I WANT to leave a precious ( and expensive) gold ring to a friend who attends our church but am afraid my children will not tell her or sell the statuette and keep the money for themselves. How can I make sure of the bequest?

Tell the friend you intend this, ensure it is stated clearly in your will (with a sufficient description of the statuette so there is no dispute about which one is meant) and either have your solicitor store the will, or keep a copy, so that your offspring are not left to act unchecked. Indeed if you appoint someone other than your children as executor and leave an inventory of the estate items with the will, that would work too.

A debt collector firm keeps phoning my house. If they phone during the day, they wake up my wife who works nightshift. If at night, I tell them they have the wrong number. I have written to them complaining, and to BT as a nuisance call, and still they persist. I cannot change my telephone number as it’s for business, so how do I get the phone calls to stop, when no- one will listen?

Write yourself or by your solicitor to the managing directors – in person - of the collection company and the original lender to complain. If they fail to respond, contact the Office of Fair Trading Consumer Direct service www.consumerdirect.gov.uk or tel. 08454-040506. Last resort is taking them to court for an interdict order to stop them phoning you.

I am 90 years old, but absolutely fine physically and mentally. If I was going for power of attorney would this mean completely losing all control over my cheque book and money now?

Not at all. You should consider getting a power of attorney drawn up, but put to one side until a doctor certifies you unfit to look after your own affairs. That way the document is suspended until it is necessary. If you don’t do this now, it might be too late if you fall ill or indisposed and then are not able to appoint an attorney. In that event someone must go to court to get a guardianship order over you – very expensive and intrusive. Getting a POA now is sensible and does not restrict your own life and authority.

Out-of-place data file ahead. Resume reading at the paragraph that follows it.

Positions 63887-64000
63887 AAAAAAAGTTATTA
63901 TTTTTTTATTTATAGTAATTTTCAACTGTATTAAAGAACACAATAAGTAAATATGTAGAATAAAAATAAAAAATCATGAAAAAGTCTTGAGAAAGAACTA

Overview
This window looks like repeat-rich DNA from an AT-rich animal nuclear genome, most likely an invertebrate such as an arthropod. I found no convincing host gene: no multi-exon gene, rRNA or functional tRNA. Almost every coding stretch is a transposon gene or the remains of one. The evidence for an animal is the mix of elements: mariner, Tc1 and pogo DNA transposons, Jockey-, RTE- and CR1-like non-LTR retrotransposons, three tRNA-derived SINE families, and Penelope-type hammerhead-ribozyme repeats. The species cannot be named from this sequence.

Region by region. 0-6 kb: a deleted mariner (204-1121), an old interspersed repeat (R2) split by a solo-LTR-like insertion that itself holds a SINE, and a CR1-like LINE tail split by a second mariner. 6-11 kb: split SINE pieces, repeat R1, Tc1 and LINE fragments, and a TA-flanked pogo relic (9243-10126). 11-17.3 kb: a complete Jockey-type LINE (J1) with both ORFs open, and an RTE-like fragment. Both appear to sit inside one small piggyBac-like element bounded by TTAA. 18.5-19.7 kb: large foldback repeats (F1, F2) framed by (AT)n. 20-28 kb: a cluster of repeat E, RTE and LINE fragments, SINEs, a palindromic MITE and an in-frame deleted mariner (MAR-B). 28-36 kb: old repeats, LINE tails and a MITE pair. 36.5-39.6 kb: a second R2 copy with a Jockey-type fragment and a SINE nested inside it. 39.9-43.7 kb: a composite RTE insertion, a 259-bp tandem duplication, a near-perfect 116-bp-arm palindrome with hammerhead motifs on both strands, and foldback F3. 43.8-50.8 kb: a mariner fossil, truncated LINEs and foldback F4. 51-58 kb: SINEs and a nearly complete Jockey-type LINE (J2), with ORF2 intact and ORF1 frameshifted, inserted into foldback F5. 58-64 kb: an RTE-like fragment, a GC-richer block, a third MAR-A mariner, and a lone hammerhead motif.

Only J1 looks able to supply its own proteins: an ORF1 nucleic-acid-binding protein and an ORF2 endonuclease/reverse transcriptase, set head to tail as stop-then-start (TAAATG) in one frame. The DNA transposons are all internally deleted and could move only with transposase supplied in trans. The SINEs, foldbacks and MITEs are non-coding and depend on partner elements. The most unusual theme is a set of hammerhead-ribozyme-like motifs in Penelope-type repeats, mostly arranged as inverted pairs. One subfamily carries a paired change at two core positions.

My neighbour wants to knock down our mutual garden wall – which is admittedly leaning a bit and had its time – and wants me to pay for half. I can’t afford this and have said that he can carry on at his own cost. I am not sure if the wall is actually on his property, ours, or both. How can I find out?

Assuming you don’t have your own title deeds at home (if you do, read them), you can get a copy of your Title from the Registers of Scotland directly (www.ros.gov.uk) or via your solicitor, though he/she might charge a fee for helping. Not only will the title show the boundary of your property, it will dictate any rules for shared maintenance of walls and who pays for repair costs. If it is genuinely common between you, you may have to pay half.